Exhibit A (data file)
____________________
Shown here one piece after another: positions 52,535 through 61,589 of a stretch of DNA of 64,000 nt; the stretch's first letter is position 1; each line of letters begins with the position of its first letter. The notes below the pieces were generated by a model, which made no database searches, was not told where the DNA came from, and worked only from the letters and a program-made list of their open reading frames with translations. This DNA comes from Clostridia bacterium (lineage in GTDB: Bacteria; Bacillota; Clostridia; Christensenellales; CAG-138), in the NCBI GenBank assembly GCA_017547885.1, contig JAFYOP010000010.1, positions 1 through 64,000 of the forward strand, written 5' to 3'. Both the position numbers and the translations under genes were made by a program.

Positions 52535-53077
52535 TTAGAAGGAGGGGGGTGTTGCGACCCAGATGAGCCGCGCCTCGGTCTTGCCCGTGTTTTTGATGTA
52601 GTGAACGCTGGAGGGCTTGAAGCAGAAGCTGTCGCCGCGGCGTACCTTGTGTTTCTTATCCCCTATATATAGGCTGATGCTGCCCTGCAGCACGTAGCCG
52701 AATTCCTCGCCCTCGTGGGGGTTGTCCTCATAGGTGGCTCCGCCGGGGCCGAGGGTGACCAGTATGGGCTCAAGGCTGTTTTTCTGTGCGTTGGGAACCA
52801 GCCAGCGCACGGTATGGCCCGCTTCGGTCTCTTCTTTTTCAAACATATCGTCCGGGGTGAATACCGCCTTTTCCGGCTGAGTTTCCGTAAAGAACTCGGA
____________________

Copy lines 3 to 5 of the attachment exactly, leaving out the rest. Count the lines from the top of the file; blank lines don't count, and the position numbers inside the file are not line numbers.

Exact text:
52535 TTAGAAGGAGGGGGGTGTTGCGACCCAGATGAGCCGCGCCTCGGTCTTGCCCGTGTTTTTGATGTA
52601 GTGAACGCTGGAGGGCTTGAAGCAGAAGCTGTCGCCGCGGCGTACCTTGTGTTTCTTATCCCCTATATATAGGCTGATGCTGCCCTGCAGCACGTAGCCG
52701 AATTCCTCGCCCTCGTGGGGGTTGTCCTCATAGGTGGCTCCGCCGGGGCCGAGGGTGACCAGTATGGGCTCAAGGCTGTTTTTCTGTGCGTTGGGAACCA